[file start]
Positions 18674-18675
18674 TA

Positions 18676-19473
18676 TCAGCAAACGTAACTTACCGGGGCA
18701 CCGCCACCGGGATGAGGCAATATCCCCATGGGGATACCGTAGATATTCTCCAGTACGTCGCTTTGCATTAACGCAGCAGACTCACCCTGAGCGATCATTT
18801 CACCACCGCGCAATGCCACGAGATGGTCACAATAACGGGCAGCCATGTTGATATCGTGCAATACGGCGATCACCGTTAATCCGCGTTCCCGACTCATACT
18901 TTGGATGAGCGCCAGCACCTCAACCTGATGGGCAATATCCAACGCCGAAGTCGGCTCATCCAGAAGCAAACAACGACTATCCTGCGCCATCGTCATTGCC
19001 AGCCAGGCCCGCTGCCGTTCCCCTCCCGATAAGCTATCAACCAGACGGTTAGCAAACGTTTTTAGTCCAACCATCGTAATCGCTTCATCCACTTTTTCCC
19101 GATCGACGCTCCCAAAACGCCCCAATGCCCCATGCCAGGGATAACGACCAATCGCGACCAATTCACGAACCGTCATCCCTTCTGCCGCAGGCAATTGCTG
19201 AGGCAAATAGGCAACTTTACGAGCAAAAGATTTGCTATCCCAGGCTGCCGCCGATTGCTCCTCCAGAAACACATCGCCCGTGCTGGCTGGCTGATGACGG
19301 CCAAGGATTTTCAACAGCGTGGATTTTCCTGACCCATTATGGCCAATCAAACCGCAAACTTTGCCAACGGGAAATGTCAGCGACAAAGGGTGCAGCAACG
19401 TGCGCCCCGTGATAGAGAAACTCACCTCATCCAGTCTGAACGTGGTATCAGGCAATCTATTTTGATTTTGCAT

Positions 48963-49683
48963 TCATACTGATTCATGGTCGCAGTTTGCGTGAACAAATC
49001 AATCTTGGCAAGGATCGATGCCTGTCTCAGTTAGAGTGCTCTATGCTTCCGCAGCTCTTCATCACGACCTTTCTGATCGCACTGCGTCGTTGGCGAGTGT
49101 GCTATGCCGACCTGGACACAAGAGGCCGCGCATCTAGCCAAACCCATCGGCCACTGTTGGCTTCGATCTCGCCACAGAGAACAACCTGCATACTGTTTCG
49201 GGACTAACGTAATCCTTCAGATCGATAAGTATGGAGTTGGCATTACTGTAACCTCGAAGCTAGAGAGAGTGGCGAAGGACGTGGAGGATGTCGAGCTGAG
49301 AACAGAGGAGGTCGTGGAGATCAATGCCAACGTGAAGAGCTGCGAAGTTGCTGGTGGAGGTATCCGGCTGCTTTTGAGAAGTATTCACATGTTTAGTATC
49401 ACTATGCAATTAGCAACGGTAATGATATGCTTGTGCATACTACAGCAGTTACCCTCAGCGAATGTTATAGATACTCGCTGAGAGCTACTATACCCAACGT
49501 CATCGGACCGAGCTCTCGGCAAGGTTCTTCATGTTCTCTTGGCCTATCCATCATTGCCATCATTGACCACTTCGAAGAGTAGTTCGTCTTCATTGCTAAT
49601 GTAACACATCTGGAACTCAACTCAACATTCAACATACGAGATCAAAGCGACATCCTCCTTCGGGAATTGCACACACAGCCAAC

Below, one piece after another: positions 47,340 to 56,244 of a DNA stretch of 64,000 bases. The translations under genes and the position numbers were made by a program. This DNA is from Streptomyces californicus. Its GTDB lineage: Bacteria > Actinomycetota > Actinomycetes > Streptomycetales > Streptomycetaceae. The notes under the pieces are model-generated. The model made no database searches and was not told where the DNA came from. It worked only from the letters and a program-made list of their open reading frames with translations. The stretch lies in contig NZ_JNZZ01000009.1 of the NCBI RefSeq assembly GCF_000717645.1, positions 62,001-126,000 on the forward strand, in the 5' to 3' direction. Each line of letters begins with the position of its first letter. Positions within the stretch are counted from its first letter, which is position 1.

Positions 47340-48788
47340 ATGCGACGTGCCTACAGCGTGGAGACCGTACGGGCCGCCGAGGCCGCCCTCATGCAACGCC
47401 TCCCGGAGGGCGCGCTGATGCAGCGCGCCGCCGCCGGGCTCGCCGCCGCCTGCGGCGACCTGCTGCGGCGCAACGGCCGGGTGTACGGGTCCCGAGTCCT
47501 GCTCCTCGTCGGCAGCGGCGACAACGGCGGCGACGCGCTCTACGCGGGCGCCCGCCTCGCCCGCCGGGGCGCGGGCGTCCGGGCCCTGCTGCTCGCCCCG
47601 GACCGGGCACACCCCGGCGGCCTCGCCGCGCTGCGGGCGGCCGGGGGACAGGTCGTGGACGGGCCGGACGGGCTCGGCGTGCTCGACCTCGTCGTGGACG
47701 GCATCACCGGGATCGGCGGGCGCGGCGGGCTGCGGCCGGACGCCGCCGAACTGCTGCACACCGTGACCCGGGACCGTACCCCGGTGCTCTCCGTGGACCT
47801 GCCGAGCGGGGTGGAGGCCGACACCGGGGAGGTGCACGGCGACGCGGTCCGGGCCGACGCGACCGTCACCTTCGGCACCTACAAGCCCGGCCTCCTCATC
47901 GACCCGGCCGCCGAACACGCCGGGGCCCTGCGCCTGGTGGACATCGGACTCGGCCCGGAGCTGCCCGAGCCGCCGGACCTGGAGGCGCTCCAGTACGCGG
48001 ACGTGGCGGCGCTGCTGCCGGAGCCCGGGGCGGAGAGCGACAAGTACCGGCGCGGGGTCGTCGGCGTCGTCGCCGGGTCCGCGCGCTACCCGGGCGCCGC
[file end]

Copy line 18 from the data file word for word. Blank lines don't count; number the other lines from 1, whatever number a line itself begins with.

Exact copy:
49301 AACAGAGGAGGTCGTGGAGATCAATGCCAACGTGAAGAGCTGCGAAGTTGCTGGTGGAGGTATCCGGCTGCTTTTGAGAAGTATTCACATGTTTAGTATC